‘Unfrosted’ Composer on Going ‘A Little Bit Extra’ for Jerry Seinfeld’s Pop-Tart Movie and Scoring Amy Schumer’s ‘Dark’ Villain Theme

When composing the score for Netflix’s “Unfrosted,” Christophe Beck had a simple request from the film’s writer, director and star Jerry Seinfeld: “For everything to be just a little bit extra,” says Beck.

Set in the 1960s, “Unfrosted” is the Pop-Tarts origin story. Seinfeld plays the Kellogg’s employee who helps the company beat its rival, Post, in the breakfast pastry race. Beck used music to emphasize the optimism of American innovation. “I found it effective to inhabit a particular character in a scene, imagine what they were feeling in that moment, and then exaggerate it to a pretty extreme effect,” he says.

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Such an example can be heard early on, as Bob Cabana (Seinfeld) is in a diner in the present day, recalling the past and how the Pop-Tart came to be. “That music is very period, jolly and optimistic because we’re setting up the ‘60s as this great American era. The idea was for music to set up that hopefulness,” says Beck.

He went through trial and error to find the right optimistic tone, swapping notes with Seinfeld along the way. “We tried to make [the theme] jazzier, we tried the traditional orchestral route, until we found something that was bouncy, jolly and jazzy,” explains Beck.  Once they had settled on the theme, Beck used that as a recurring motif. He says, “I used all of my tools as a composer to take the melody that’s presented in that first theme, and presented it in different ways so we could get that throughline.”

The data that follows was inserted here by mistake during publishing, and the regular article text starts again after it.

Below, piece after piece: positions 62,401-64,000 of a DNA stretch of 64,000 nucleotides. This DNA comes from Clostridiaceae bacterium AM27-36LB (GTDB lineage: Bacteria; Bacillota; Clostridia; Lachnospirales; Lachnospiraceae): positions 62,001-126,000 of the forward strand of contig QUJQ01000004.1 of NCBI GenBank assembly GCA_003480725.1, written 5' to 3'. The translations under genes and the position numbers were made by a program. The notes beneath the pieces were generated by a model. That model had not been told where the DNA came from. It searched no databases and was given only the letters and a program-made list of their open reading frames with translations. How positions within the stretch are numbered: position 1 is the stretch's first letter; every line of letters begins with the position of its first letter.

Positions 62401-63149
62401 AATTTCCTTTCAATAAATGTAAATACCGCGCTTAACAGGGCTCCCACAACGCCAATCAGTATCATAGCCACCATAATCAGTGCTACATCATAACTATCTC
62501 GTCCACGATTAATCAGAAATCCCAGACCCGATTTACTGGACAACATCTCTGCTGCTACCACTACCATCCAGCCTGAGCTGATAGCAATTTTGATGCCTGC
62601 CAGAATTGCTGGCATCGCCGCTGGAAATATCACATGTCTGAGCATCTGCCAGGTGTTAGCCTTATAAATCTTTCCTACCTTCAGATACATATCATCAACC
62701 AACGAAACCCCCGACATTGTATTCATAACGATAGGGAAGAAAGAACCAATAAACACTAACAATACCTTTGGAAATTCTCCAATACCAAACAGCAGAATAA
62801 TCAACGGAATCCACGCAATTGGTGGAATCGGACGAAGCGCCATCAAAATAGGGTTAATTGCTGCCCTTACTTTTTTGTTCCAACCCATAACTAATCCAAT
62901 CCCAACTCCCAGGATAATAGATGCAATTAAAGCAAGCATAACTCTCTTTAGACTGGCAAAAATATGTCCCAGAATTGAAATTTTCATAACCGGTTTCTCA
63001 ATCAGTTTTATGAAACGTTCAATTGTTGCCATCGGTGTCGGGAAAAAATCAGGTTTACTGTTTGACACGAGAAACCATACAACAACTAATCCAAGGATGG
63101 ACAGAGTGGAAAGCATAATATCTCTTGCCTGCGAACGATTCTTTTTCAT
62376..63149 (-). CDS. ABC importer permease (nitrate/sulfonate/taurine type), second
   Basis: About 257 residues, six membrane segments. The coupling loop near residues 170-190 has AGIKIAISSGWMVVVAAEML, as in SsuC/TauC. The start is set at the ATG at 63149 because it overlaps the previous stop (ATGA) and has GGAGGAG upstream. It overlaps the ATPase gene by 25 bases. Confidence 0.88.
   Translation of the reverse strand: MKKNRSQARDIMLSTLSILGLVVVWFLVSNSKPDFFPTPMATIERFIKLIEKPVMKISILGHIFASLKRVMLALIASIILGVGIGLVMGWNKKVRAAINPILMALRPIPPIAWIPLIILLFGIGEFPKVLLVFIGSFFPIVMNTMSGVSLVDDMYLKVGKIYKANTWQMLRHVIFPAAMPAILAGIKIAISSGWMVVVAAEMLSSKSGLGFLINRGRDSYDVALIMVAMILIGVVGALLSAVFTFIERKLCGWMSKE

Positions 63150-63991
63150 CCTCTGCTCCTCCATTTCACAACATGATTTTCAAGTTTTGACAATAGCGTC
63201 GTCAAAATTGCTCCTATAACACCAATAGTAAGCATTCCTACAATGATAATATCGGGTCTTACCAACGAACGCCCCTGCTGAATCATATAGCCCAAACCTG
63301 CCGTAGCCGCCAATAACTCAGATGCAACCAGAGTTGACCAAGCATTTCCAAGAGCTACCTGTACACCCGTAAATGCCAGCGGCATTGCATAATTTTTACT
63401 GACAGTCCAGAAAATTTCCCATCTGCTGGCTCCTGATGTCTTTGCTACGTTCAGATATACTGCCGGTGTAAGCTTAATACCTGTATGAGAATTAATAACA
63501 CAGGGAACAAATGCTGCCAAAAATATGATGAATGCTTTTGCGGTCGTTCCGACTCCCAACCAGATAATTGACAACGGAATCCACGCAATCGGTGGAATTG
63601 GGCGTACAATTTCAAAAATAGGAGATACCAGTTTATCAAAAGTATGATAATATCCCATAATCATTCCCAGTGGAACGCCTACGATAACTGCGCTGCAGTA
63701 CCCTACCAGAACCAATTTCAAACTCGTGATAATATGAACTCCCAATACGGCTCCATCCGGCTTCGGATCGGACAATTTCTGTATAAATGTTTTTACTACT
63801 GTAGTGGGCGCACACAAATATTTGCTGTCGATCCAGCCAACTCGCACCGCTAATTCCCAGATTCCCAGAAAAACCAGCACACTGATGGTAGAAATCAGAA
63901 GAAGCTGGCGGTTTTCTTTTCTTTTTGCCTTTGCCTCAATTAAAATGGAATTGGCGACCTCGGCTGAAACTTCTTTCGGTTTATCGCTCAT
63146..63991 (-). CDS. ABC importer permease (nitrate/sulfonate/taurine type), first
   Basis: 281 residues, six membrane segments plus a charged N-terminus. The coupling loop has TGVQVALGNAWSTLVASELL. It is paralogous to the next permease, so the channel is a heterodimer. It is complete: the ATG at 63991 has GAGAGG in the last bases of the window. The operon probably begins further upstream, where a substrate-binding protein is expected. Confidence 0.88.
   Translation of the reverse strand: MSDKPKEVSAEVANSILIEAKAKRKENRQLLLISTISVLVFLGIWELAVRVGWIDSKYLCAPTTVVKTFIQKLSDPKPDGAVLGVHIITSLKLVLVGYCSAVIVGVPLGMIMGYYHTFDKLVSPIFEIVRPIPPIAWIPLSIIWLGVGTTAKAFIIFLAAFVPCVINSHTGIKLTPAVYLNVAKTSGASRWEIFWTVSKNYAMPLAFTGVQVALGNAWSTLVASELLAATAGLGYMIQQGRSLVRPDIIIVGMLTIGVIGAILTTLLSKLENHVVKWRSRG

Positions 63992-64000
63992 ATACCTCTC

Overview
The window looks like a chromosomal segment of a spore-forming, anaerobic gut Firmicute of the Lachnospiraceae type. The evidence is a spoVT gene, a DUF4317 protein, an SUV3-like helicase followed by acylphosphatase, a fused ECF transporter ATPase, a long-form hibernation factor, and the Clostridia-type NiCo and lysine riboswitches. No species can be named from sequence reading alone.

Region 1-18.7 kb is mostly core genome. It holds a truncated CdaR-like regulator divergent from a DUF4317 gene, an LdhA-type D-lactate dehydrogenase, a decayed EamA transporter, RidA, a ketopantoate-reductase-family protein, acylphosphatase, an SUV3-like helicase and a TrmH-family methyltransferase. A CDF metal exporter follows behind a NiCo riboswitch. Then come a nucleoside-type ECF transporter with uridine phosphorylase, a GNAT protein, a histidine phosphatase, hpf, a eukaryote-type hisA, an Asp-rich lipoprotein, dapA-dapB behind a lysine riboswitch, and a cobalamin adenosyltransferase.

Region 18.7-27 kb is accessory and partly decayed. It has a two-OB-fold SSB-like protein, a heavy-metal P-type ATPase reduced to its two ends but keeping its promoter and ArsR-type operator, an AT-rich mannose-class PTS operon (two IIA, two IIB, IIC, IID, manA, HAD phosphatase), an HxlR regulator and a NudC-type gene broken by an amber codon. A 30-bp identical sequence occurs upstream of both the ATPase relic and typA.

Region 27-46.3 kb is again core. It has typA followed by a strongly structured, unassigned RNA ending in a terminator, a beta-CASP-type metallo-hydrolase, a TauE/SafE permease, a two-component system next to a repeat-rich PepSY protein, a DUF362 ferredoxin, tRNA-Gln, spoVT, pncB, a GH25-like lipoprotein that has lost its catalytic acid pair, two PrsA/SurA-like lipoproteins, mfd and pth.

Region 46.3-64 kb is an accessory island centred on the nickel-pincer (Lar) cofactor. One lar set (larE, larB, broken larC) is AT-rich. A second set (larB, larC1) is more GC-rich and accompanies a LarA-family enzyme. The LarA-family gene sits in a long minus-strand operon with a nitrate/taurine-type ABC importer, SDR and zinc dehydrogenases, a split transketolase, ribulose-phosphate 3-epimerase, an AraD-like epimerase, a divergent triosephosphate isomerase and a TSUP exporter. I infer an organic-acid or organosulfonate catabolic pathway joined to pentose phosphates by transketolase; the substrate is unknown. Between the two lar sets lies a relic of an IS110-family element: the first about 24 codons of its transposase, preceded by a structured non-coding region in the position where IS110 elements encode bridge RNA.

In one scene, where Edsel Kellogg (Jim Gaffigan) and Bob face up to the reality that Kellogg’s might lose the breakfast pastry race, Beck says he used the main theme as his basis, but at half tempo with a minor orchestration, and at a minor key. “That tune is still recognizably the same tune that we hear right at the beginning, but it gives the score that cohesion.”

When scoring cues for Post, Beck says he had to musically convey that the rival cereal company was the bad guy in this story — in particular, Amy Schumer’s Marjorie Post.

“Marjorie is in some ways Darth Vader,” Beck says. “Of course, we don’t treat her, musically, exactly like you would Darth Vader in ‘Star Wars’ because we have that period aspect [to the film], and this idea that we never wanted to go too far in the direction of darkness.”

But, he continues, “If you watch the movie, any scene that she’s in, the music does take a little bit of a dark turn. We hear the occasional saxophone and muted trumpet with the jazzy chord that makes things lighter. Underneath it all, there is a serious approach to scoring Marjorie Post and the company as the villain of the story.”

Listen to the “Unfrosted” theme below.

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